Guest Teacher Blog: A Weekend in Shenzhen
We’re delighted to introduce our new resident blogger in Shenzhen, Zoe Brent. Zoe completed an undergraduate degree in Global Politics at the University of Winchester, followed by a Master’s in TESOL at the University of Southampton (UK). Since February 2018 she’s been teaching for Xingwei Primary School in Bao’an, Shenzhen, as part of the Teach China Graduate Program. Zoe’s enjoyed exploring the sights and restaurants of Shenzhen, and over the coming weeks she’ll be sharing her take on public school teaching, and what the city of Shenzhen has to offer teachers.
If you only had forty-eight hours to explore a city with a population of seven million people, how would you spend it? I can say with confidence that although I have lived in Shenzhen for almost three months, I still haven’t seen half that the city has to offer! Despite this, there are a number of spots and sights that I think should be on everyone’s lists if you find yourself on the coast of Southern China…
Shenzhen Bay Park
This sprawling district park is the perfect place if you want to catch a glimpse of Hong Kong. On clear days, you can see the candy-coloured towers of Wan Chai just across the bay and all the way to Nanshan (Shenzhen’s central hub) when walking the six kilometre route right on the shore from Shekou. I love that in some spots you can walk right out onto the shores; but most of all I love that the whole coast is lined with cycling paths allowing you to see the best sights of both Shenzhen and Hong Kong just like the locals. The entrance to the park is filled with bike share stations (Ofo bikes are the way to travel in Shenzhen if you don’t fancy the crowded metro) so it’s easy to pick up a bike and get going.
Shekou also sits right on the coast of Shenzhen Bay, meaning there are plenty of wonderful seaside sights and walks to be found here. However, SeaWorld is also home to a number of culture and arts centres. China’s only V&A Gallery is a must-see at Design Society; it often holds exclusive collections which can only be seen in China. Right in the middle of the plaza is a large cruise-ship which has been converted into a hotel which is worth checking out. If you ever get bored of the rich variety of Chinese cuisine (which in my opinion is impossible!) SeaWorld also has some of the best selection of Western restaurants thanks to the large expat community that resides here. My personal favourite? There is a traditional Irish pub that is about the only place I have found that offers a proper English breakfast.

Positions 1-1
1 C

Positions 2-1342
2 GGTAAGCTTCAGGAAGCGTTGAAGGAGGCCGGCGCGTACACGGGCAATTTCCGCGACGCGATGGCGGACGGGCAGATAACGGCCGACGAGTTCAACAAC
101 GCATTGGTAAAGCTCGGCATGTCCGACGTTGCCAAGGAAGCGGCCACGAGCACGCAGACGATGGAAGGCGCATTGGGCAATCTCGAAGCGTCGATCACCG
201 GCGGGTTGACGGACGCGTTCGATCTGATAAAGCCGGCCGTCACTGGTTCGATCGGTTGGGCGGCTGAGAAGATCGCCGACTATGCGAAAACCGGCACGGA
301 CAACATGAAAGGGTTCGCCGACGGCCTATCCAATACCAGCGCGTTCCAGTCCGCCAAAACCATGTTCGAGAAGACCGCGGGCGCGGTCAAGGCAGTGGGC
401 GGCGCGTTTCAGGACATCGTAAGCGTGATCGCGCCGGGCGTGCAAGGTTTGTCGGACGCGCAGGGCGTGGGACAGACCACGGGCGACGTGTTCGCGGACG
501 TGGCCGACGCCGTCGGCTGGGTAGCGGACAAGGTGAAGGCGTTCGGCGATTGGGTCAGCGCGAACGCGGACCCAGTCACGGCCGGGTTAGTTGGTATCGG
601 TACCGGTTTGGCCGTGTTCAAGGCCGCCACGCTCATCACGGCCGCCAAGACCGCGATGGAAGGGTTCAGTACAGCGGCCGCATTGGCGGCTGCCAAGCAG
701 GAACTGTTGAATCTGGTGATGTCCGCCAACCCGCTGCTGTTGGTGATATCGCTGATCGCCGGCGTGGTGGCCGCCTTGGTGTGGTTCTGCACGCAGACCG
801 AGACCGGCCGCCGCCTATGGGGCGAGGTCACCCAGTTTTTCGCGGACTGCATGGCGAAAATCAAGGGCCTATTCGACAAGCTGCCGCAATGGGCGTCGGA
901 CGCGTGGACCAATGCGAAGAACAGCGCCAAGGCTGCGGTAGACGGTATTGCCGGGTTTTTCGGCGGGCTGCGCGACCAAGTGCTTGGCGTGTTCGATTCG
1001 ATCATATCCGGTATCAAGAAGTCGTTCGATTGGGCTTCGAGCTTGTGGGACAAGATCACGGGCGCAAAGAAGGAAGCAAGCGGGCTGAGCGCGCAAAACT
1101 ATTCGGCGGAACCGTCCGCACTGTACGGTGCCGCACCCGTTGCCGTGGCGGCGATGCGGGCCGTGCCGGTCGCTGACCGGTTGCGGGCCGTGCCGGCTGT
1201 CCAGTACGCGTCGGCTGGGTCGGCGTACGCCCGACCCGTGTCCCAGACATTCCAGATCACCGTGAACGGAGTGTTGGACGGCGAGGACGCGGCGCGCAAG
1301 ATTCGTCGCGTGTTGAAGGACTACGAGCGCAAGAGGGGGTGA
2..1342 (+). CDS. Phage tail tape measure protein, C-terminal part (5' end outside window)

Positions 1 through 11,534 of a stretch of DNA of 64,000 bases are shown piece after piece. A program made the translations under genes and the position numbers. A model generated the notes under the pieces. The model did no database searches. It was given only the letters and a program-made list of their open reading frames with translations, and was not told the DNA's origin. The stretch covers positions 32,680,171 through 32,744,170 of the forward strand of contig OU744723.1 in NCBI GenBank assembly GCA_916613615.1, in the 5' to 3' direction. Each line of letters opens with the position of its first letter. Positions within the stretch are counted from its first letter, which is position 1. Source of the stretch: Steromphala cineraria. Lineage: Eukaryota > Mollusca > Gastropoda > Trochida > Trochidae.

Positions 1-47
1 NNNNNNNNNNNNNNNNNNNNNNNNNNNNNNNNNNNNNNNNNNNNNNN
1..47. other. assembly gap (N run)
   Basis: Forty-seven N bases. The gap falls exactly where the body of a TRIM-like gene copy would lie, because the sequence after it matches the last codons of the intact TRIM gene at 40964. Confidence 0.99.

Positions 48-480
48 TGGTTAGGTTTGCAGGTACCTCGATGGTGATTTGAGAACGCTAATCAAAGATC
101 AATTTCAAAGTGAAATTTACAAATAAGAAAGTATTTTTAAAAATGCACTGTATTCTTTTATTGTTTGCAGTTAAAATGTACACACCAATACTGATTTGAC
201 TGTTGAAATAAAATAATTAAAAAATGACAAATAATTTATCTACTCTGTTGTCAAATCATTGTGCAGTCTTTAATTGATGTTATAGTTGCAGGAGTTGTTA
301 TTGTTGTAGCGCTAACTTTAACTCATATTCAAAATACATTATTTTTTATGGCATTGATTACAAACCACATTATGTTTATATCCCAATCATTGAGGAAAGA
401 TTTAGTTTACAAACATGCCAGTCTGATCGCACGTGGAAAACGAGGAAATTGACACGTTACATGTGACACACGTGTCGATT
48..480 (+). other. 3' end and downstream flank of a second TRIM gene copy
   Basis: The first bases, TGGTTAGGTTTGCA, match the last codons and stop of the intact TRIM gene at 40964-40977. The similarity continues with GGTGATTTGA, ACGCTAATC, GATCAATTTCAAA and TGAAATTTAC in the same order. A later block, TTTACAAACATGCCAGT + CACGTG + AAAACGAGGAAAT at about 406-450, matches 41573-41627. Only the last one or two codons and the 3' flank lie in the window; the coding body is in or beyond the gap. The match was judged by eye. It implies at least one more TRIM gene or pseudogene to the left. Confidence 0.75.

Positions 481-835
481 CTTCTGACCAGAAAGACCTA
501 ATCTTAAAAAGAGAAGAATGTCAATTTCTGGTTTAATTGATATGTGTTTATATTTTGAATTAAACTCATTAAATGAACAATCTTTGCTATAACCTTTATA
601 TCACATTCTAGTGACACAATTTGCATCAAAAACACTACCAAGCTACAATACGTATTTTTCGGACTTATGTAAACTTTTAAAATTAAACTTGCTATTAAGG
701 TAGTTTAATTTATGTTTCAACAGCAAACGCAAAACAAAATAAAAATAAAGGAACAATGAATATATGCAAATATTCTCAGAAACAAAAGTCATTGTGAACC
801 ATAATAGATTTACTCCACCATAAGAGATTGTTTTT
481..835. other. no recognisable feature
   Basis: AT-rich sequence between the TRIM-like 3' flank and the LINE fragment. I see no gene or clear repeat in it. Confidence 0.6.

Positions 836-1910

Known to the locals as Deng Xiaoping Park, Lianhuashan Park is easily one of the most beautiful and most important green spaces in Shenzhen. Atop the central hills stands a monument dedicated to Chinese Leader Deng Xiaoping, who is fondly known as the ‘father of Shenzhen’ thanks to progressive policies which made the city what it is today. Due to its significance in the city, the park is well cared for and has the most wonderful displays of local flowers and trees. If you walk to the top to visit the monument, you can also catch great views of Children’s Palace square in the city centre. It is probably one of the best ways to see the city, if not the best.
OCT stands for ‘Overseas Chinese Town’, a name which harks back to the area’s past as a haven for newly returning Chinese who had come to Shenzhen seeking new opportunities when the city began to open up to investment from outside China. It was once a factory district, devoted to producing low cost electronics and textiles which is an industry which has long since died out in Shenzhen in favour of robotics factories or technology centres. Instead, the warehouses which once made and house goods have been ‘reclaimed by the people’ as an international arts centre. It’s amazing what you can find here – turn down one street and its full of coffee shops, turn down another and spot a live band and then down another into a Chinese opera performance! It’s easily one of my favourite places to wander on the weekends.
Although the city centre is considered the best place to explore, it is worth travelling a little bit further out. I live in Bao’an District, the fastest developing area in Shenzhen, which has its own unique spaces and charms. f518 is the local art space, displaying collaborations between local universities and schools with twinned international campuses. Right now? It’s the Scottish and Chinese cultural exchange so there were plenty of kilts and bagpipes on display. Sadly, this place is also testimony to how fast China is growing. Just a few years ago, this place was one of the major expat hangouts in Shenzhen but now only a few coffee shops, bars and galleries are still going. Who knows whether it will still be here in a few years time. I certainly hope it is.
Do you like shopping? Bao’an is now home to the largest shopping mall in the entirety of Shenzhen. I have already spent two full days in here (mostly getting lost due to its sheer size!) and I am convinced I haven’t seen it all. You can find all kinds of stores from Chinese, South Korean, Japanese, American, British and everything in between. The best thing? This place has plenty of options for stores, but it has just as many for food. You can find the finest Cantonese cooking but you can also grab a great bowl of ramen or a pizza just as easily. These are just a few of the places I have been lucky enough to visit during my time out here in Shenzhen. I would definitely recommend them if you happen to find yourself in China’s Silicon Valley for a weekend as you get to enjoy a mix of shopping, art and green spaces for which Shenzhen is famous. But if you want my honest advice? Stay longer. You can’t fit everything that this wonderful city has to offer in just forty-eight hours.
Zoe is part of the February 2018 Teach China Graduate Program. Learn more about the program and how to apply here.